There are some circumstances where it is desirable to turn off COM's garbage collection mechanism. For example, you might have a stateless object (for example, a multi-user computational object where all relevant state is passed as [in] parameters on method calls and the relevant output is provided as an [out] parameter) or a long-lived object with no per- client-relative state (for example, objects that make up a directory of other objects) that does not need the ability to detect the liveness of its clients. Essentially, the kind of object under discussion is one in which the internal implementation of the IUnknown::Addref and ::Release() methods do not control the object's lifetime; some other mechanism is used to determine when to shut down the object (if ever). In such situations, it may be preferable to turn off the periodic pings to eliminate the network traffic they cause. The following section shows you how to do this via sample code.
It must be kept in mind that garbage collection is done on an object-by- object basis and not on a process-by-process basis. So, if you have a server process that serves multiple objects (including class factory objects) to all clients and you do not want the server machine to be pinged by its clients, then you must turn off pinging for all objects in the server. As a corollary, while it is perfectly legitimate to disable pinging for only one or some objects in a process or for all object in one or only some processes on a server, the COM pinging protocol is so optimized that there will be no significant change in the network bandwidth used by the COM GC protocol whether there is one or 10,000 DCOM objects in use on a machine-wide basis -- assuming all objects have approximately the same number and set of clients. In other words, if there are any other DCOM objects on a given server using COM's GC/pinging protocol, and those objects are used by roughly the same number and set of clients that are using an object that might be marshaled "NOPING", there is essentially no advantage to turning off the pinging protocol with respect to that particular object. There will only be a measurable decrease in network traffic if the clients of the NOPING object(s) are significantly different from the clients of the other objects on the same machine.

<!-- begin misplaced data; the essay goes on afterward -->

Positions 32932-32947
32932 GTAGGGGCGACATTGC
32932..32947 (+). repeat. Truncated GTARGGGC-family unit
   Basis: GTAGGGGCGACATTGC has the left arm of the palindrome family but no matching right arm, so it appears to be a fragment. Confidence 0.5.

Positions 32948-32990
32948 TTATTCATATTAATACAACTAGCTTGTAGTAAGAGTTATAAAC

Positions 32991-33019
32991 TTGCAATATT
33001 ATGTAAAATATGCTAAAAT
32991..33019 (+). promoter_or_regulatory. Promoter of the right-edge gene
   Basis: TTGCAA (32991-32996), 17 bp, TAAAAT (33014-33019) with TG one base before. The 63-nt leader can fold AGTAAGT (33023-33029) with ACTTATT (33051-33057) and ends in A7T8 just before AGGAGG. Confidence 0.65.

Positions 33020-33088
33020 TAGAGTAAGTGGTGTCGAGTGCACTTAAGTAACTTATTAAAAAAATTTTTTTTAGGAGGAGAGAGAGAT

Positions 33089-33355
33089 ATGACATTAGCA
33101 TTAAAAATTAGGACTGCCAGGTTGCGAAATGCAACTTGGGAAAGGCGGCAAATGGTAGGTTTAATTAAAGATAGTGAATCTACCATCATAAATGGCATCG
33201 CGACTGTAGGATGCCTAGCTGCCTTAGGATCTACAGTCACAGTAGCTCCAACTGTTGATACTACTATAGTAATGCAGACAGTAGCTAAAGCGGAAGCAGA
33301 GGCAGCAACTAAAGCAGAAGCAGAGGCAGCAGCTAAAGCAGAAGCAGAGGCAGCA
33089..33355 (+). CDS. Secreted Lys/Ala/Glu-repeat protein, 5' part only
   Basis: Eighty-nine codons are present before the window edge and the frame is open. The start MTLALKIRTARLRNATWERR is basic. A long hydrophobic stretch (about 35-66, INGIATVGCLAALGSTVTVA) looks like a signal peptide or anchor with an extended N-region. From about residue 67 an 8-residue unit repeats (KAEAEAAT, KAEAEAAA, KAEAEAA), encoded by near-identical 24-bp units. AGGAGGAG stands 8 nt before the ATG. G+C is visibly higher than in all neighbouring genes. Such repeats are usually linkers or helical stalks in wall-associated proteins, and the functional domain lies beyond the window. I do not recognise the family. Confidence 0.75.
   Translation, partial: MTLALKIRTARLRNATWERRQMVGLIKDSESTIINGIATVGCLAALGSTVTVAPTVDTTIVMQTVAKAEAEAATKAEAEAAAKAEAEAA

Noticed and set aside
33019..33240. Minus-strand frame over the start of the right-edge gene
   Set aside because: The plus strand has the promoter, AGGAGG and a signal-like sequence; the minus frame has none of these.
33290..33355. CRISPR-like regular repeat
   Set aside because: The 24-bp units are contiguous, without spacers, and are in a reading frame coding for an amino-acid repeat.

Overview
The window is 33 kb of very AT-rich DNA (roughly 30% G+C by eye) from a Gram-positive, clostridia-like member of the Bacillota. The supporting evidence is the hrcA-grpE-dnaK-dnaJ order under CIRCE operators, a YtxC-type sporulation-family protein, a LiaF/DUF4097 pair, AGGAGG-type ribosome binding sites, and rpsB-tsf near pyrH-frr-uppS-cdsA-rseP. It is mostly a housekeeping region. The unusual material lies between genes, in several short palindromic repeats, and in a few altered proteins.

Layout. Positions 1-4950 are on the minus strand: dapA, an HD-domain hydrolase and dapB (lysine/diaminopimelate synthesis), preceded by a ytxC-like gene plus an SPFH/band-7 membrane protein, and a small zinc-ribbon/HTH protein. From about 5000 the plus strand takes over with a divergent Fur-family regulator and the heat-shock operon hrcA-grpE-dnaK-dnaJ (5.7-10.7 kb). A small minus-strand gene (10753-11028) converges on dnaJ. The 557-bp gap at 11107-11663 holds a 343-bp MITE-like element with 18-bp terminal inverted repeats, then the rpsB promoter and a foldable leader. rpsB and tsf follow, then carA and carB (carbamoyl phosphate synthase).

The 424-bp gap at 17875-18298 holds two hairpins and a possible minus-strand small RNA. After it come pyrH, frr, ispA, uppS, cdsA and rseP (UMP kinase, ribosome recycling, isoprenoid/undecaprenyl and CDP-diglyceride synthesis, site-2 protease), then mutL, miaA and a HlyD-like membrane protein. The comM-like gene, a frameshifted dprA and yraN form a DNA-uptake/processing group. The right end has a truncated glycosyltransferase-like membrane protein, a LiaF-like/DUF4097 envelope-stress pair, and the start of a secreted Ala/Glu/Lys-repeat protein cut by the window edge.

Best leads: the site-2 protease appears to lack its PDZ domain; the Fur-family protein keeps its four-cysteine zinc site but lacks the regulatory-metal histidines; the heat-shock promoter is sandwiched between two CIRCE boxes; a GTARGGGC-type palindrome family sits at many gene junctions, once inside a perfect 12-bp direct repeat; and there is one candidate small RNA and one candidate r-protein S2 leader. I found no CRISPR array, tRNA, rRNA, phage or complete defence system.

Also, it must be noted carefully that garbage collection is an all-or- nothing proposition. If you turn off garbage collection for an object, then COM-based lifetime management of the object is turned off also. This means that clients can no longer call Release() on their interface pointers and expect the object to receive the call. Release() called on any proxy is a no-op for such objects. This may seem counterintuitive at first, but it is the correct behavior because COM can no longer guarantee that the object will be shutdown when clients disappear. If ::Release() was enabled in this situation then the object would find that its reference count went to zero when all clients behaved properly but never went to zero if any one client misbehaved. This kind of totally unreliable behavior is far worse than the simple rule that if objects are marshaled with the NOPING flag then without exception they will never receive any ::Release() calls from the COM runtime. As an implementation detail, to maximize network efficiency ::Release() calls on proxies for objects marshaled NOPING are never sent across the wire.
Sample CodeYou can turn off garbage collection and pinging for an object by marshaling its interfaces with the MSHLFLAGS_NOPING flag. The following sample code shows how to do this inside the class factory's CreateInstance() function. This is required so that the standard marshaler object gets associated with the stub manager for the object as soon as the object is created. Any subsequent calls to CoMarshalInterface() by the stub manager will find the pre-created standard marshaler object.